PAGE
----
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Stringing Us Along


Can you please tell me the name and origin of the Buddhist blessing where a monk ties a blessed string around a persons wrist? Thank you from a new listener.


This is very common in Thailand, and is called sai sin. As you already said, it is a form of blessing or “good luck charm.” It’s often done as a thank-you for those who donate or otherwise help the monks in Thailand, although a monk may choose to do this for anyone at any time.

There seems to be some debate on just how long you leave the string on. Some will say that it’s just a part of the ritual, and you can throw it away after the ceremony, while others will tell you to keep the string on until it comes off by itself- as much as several years later.

buddhistmonkIf you do a quick Google of sai sin, you will find several websites that all give differing descriptions of the meaning and importance of the string. Some say it wards off bad spirits, while others call it superstition. But essentially, this is one of those “cute” regional traditional practices that impresses visitors, but has little to do with basic Buddhist teachings.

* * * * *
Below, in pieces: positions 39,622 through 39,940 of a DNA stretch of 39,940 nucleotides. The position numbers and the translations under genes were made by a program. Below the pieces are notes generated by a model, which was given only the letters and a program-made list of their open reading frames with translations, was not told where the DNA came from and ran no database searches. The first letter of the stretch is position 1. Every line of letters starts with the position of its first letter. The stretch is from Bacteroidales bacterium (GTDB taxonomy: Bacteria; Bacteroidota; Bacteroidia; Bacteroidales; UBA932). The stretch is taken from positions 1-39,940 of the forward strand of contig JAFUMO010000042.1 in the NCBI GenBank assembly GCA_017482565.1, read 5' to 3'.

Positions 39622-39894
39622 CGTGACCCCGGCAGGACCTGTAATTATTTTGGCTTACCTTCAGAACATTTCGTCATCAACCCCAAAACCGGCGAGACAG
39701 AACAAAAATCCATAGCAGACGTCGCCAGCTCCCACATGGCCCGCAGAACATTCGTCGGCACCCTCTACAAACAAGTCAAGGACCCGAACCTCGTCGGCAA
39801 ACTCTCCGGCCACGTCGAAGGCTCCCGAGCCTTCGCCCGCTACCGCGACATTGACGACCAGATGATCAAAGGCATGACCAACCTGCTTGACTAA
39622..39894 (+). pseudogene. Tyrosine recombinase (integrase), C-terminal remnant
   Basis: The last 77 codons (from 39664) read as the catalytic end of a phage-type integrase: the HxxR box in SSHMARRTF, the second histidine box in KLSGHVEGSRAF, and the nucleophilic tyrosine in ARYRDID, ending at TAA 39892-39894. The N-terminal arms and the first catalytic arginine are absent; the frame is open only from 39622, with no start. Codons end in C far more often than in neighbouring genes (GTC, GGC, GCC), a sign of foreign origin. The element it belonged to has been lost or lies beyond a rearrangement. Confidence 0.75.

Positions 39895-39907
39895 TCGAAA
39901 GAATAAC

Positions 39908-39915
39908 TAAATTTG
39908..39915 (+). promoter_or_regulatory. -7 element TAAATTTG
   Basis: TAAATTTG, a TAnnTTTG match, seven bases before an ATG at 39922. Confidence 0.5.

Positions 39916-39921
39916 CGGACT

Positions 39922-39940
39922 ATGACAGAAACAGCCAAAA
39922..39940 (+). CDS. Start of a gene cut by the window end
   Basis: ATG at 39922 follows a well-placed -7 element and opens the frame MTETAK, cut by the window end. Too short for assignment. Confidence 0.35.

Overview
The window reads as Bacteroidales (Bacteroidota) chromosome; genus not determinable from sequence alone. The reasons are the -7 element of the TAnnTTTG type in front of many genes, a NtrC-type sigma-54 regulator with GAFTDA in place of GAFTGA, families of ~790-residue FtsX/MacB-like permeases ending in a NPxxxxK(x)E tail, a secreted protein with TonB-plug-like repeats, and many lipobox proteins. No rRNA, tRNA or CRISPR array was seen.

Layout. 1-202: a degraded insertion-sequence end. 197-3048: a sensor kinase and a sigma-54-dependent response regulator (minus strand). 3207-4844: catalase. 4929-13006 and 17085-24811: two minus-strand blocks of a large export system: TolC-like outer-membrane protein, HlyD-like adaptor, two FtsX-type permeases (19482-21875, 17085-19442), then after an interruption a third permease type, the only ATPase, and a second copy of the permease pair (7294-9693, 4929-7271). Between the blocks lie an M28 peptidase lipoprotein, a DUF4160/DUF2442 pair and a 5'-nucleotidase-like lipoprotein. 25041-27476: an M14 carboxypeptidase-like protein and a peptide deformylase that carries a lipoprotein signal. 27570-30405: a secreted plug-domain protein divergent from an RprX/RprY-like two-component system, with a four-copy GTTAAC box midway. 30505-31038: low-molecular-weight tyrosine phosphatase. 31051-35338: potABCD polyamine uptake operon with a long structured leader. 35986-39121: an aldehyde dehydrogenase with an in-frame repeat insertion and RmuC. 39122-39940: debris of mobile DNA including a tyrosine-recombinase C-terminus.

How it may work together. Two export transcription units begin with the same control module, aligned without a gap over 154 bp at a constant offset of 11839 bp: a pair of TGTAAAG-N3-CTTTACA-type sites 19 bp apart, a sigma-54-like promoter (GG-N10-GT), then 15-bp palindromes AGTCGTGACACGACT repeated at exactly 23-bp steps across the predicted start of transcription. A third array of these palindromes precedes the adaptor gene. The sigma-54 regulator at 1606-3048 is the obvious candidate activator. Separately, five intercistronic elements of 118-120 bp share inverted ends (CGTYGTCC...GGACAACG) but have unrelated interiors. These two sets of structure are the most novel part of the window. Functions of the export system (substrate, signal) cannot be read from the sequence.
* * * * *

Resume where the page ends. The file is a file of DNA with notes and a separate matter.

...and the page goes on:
And yet, it’s for good luck and safe travels, and we all could use a little more of that, so why be in a rush to cut the string off? Enjoy your Buddhist blessing for months to come.

3 comments to Stringing Us Along

  • What is the brown or black thick string around the guys wrists that are being worn by
    Indian or Shrilankan men.

  • Is it a religious thing or is it a gang thing.

  • Clara

    I have one of these strings and it is very special to me. I am planning to keep it on for as long as I can. And I don’t think it has anything to do with gangs or superstition. Just Buddhism. šŸ™‚